Again huh ?!?!? I would say that the purpose of the murder statute is to prevent murder and the purpose of preventing murder is to keep people alive. To mean, punishing murderers is a means to an end not an end in itself. So I think the character named “I” should be jailed. We jail for 2 reasons and both have to do with intention and not “but for” causation. We want to deter murderers. Punishing someone for killing someone who would have died anyway but he didn’t know it works just as well. Deterrence depends on what people think will happen to them and people generally don’t kill other people if they know the other person is about to get stomped by an elephant (some bloodthirsty person might and there is no point in deterring him but no harm either so punishing people for killing people who are going to die anyway is just as useful as a deterrent (also we are all going to die sooner or later)).
Another purpose of jail is to incapacitate. We lock people up because the crime they have committed convinces us that they are likely to commit more crimes. In theory if we could determine who would commit crimes in the future consequentalism tells us we should lock them up before they have committed a crime. The rule that people are to be locked up only after they have committed a crime is needed, because the alternative is to grant some person or group arbitrary power to lock others up if they say they think the others will commit a crime.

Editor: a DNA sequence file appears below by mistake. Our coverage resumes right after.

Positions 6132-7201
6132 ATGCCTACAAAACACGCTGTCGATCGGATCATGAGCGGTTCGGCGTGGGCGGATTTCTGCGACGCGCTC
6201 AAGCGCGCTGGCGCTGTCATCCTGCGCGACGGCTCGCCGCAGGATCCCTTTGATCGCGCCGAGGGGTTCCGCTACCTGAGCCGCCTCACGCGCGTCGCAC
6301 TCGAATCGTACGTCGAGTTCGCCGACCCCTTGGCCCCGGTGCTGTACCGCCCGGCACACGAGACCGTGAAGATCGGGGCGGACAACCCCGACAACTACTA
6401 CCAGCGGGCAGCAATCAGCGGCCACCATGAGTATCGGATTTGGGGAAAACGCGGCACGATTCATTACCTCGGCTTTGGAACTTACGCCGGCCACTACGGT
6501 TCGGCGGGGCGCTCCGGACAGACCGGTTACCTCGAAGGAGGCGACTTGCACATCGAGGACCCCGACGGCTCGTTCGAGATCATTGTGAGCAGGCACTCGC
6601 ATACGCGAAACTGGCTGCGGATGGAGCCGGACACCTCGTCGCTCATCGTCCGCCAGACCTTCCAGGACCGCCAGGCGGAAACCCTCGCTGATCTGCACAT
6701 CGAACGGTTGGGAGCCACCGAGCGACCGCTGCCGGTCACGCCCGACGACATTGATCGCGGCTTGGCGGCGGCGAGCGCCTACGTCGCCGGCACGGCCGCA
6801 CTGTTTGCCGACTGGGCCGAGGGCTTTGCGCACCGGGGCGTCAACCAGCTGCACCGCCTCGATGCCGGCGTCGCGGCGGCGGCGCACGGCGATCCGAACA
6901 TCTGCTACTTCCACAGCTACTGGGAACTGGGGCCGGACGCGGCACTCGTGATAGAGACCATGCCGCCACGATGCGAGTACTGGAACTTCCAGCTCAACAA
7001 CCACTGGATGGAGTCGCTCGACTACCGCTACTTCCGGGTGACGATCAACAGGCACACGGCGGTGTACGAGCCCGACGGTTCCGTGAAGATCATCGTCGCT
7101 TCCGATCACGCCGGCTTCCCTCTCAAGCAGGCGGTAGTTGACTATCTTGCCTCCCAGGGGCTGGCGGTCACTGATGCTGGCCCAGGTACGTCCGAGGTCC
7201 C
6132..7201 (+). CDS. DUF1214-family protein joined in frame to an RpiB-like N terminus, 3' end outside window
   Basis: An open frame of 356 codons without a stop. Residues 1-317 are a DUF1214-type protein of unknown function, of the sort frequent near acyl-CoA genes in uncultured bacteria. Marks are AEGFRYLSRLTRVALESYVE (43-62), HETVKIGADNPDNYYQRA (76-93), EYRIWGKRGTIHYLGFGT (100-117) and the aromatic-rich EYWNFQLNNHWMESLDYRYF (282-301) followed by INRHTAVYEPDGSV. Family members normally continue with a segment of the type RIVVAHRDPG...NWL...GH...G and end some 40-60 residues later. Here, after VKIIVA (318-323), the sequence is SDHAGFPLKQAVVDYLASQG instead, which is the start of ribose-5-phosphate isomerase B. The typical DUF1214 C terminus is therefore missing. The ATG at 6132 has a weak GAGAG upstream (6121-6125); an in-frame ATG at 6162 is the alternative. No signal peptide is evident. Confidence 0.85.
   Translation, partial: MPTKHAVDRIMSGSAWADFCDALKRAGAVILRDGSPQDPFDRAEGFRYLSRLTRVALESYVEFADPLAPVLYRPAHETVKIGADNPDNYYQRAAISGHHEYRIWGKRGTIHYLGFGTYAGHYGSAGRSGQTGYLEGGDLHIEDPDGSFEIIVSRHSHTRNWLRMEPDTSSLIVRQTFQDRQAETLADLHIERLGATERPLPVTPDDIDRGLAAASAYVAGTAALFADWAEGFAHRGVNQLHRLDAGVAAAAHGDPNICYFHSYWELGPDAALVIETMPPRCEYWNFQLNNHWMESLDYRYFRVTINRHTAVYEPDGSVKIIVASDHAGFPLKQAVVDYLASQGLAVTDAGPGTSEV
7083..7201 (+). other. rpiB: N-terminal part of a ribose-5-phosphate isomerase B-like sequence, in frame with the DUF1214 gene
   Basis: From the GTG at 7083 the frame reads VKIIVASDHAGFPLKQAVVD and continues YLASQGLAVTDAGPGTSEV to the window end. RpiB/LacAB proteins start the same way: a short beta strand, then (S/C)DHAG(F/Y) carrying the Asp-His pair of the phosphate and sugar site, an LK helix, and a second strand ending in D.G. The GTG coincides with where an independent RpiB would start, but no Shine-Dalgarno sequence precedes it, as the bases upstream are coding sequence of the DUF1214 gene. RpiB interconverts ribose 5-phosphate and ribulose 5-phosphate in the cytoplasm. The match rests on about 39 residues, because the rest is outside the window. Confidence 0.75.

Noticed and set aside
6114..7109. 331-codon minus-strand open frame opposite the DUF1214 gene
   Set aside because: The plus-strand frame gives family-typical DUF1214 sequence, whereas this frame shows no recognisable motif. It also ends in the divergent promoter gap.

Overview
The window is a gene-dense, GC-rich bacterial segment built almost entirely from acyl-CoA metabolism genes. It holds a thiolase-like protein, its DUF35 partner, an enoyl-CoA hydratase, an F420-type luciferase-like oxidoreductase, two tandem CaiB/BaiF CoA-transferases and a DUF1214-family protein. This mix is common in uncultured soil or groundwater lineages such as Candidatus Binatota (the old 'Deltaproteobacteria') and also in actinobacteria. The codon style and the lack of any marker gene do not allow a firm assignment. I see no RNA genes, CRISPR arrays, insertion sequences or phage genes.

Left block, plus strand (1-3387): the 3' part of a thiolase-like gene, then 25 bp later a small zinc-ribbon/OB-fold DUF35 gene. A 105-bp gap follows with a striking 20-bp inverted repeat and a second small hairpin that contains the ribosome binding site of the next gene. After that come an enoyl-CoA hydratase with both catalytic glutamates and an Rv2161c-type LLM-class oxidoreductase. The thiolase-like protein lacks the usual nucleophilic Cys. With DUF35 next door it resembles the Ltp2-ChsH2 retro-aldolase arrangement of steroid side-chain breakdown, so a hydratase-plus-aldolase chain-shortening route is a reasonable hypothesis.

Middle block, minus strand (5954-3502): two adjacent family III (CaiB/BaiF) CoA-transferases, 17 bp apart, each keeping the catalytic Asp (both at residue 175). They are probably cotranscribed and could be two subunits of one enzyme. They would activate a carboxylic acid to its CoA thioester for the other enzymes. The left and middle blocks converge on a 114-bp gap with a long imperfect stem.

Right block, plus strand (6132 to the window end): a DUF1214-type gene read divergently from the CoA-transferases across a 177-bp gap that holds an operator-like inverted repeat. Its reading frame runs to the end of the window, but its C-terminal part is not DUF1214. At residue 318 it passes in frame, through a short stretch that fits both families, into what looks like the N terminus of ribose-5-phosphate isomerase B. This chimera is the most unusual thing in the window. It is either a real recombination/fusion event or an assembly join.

Our forecast of future murder depends again on intent.
Now I will argue that I am really really fanatically consequentialist and have been for a long long time. When I was in 4th grade, I said that the prison sentence for attempted murder should be longer than the prison sentence for murder. My logic was based on incapacitation (I’m pretty sure I didn’t believe in deterrence at all then). The prediction of future murders depends on the intent I argued (as I argued above). Plus if the attempted murder is unsuccessful we know that there is someone that the defendant wants to kill. If the murder had been successful, maybe the murderer would be satisfied.
This is very consequentialist thinking. It totally freaked out my classmates and teacher.
Years later, I understood what was wrong with my reasoning. I was assuming that we knew for sure that an act was an attempted murder. In the real world, severe punishment for attempted murder would lead to locking up people whose aim was assault not murder. Indeed the word lead me astray. There are many degrees of intent from trying and seeing if it works to absolute determination to make it work. The difference between a murder and an attempted murder may be partly chance, but it can also be partly based on determination.
My proposal was like locking up people who will commit crimes but haven’t yet. Under absurd assumptions about what we know, it makes consequentialist sense, but in the real world, we can’t know that much or trust people who claim to know that much.